Paranoid Bonsai Enthusiat

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Paranoid Bonsai Enthusiat

Post  Jay Gaydosh on Wed Dec 29, 2010 3:51 pm

JimLewis wrote:Thanks, all. I'll have to make do with that tree on the stand for a while. Here's what we woke too this monring:


Absolutely lovely photo, but this too revives my wintery paranoia.

As discussed in another thread, all of my temperate bonsai are now in an enclosed carport. We haven't gotten much snow here in Central Illinois over the past several years. So I'm always overly cautious about leaving my evergreen trees and my elms outside (instead of putting them into a cold frame environment.

Am I better off taking them out and leaving them on a shelf out of the direct winter wind? Or should I keep doin, what I've been doin? Obviously, they would be much prettier out covered in snow, like Jim's.

(FYI: It was 19*F this morning, already it is over 30 and should settle in today around 38. The weather man (who traditionally is a habitual liar) says the temps will continue to rise over tonight and into tomorrow. Temps heading for the next few days of 48 to 52.) If I put my hardier trees outside tonight, I can cover them with snow (via shovel) and let Mother Nature water them.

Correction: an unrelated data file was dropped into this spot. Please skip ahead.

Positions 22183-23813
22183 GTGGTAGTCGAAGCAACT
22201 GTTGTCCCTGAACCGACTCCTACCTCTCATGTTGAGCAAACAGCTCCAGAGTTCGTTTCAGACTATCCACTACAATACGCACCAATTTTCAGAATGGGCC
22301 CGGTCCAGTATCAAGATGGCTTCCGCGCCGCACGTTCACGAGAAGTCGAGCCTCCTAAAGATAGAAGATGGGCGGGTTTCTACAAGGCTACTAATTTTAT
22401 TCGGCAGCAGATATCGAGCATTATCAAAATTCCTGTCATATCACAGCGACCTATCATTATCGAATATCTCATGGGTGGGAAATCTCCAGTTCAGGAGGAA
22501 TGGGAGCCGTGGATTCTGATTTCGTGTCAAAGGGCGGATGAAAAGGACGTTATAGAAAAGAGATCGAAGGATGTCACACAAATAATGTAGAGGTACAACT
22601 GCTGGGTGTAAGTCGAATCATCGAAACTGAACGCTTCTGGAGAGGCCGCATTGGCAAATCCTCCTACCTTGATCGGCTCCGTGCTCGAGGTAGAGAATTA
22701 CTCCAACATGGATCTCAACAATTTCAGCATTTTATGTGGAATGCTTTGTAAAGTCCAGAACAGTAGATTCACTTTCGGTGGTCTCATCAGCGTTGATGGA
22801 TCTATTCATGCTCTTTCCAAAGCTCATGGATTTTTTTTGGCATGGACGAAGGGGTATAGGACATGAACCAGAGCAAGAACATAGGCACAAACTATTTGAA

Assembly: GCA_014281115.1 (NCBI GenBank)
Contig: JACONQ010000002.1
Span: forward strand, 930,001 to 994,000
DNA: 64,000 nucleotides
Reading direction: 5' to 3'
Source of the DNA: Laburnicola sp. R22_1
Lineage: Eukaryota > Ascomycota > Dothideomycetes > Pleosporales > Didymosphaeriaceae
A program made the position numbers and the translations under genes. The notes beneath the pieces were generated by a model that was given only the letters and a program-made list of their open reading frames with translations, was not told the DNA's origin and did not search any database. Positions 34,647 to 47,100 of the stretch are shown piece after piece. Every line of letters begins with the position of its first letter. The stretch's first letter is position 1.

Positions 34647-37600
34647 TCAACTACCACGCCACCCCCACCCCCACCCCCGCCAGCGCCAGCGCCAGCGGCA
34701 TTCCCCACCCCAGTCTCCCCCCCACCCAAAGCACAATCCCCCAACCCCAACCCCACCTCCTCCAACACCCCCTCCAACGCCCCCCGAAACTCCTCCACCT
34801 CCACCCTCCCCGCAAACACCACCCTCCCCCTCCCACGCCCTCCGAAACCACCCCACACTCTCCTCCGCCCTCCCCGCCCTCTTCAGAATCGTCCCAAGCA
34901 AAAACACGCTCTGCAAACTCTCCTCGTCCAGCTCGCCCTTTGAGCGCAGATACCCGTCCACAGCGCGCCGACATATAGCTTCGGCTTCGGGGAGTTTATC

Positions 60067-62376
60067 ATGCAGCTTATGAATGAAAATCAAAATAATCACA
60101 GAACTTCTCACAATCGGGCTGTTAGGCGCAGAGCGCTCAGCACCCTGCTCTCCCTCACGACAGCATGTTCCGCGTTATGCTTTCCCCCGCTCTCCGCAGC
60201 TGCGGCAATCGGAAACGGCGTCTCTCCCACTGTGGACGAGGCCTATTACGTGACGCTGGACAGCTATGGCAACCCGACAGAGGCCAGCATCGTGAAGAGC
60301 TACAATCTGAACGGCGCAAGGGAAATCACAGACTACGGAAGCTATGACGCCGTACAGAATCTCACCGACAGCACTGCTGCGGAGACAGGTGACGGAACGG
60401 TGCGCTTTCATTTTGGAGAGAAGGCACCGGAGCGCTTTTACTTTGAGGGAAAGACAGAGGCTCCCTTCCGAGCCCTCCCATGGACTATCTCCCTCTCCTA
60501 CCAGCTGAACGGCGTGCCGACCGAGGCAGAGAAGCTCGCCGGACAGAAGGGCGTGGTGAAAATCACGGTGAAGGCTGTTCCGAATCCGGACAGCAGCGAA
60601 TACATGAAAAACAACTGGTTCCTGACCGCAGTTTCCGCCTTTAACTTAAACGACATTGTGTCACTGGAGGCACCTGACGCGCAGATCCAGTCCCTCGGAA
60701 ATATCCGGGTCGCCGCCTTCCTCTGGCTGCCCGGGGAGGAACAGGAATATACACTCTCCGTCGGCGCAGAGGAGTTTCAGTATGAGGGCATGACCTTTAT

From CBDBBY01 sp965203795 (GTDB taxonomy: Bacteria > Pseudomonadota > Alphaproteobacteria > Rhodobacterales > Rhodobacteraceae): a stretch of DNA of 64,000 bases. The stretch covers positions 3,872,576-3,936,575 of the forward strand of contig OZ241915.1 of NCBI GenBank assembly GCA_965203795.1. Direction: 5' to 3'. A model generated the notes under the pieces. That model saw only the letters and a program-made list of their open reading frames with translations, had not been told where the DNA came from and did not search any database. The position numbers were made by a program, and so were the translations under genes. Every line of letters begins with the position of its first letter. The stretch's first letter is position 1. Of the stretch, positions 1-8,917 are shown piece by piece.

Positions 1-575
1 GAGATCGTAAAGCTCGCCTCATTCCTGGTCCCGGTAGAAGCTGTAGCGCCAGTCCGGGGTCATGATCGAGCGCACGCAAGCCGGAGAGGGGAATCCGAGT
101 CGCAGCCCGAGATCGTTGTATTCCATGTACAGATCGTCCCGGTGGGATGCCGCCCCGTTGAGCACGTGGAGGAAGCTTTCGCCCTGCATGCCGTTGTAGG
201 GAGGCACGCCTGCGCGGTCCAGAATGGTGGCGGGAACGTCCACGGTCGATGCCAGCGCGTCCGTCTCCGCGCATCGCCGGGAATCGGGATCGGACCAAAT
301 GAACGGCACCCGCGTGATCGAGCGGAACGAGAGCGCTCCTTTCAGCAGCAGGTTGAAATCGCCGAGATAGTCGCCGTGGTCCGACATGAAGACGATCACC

Happy New Year!

Jay

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Re: Paranoid Bonsai Enthusiat

Post  JimLewis on Wed Dec 29, 2010 7:49 pm

Well, if that has worked for you in the past, stick with it.

Not all my trees are out there by any means. Just needled evergreens. Two other tables that you can't see are closer to the house and under a second floor deck. They got no snow. Those include Satsukis, hornbeam, willow, and a bunch of plants that probably will never amount to bonsai. Then, off to the right is a small screened room which I have fixed so the incessant wind if pretty much blocked and into which my more fussy plants -- crape myrtle, young plants, cuttings, etc. are kept.

My snow is melted off this table now. temps were 15 night before last and 19 last night 25 tonight and in the 30s for the next week (HA!). Daytimes have been in the mid 40s and 50s. Kinda like a yo-yo.

Your biggest problem in the winter is NOT consistent cold -- it is up and down cold, and drying winds.

_________________
Jim Lewis - lewisjk@windstream.net - Western NC - People, when Columbus discovered this country, it was plumb full of nuts and berries. And I'm right here to tell you the berries are just about all gone. Uncle Dave Macon, old-time country musician

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Re: Paranoid Bonsai Enthusiat

Post  Jay Gaydosh on Wed Dec 29, 2010 9:36 pm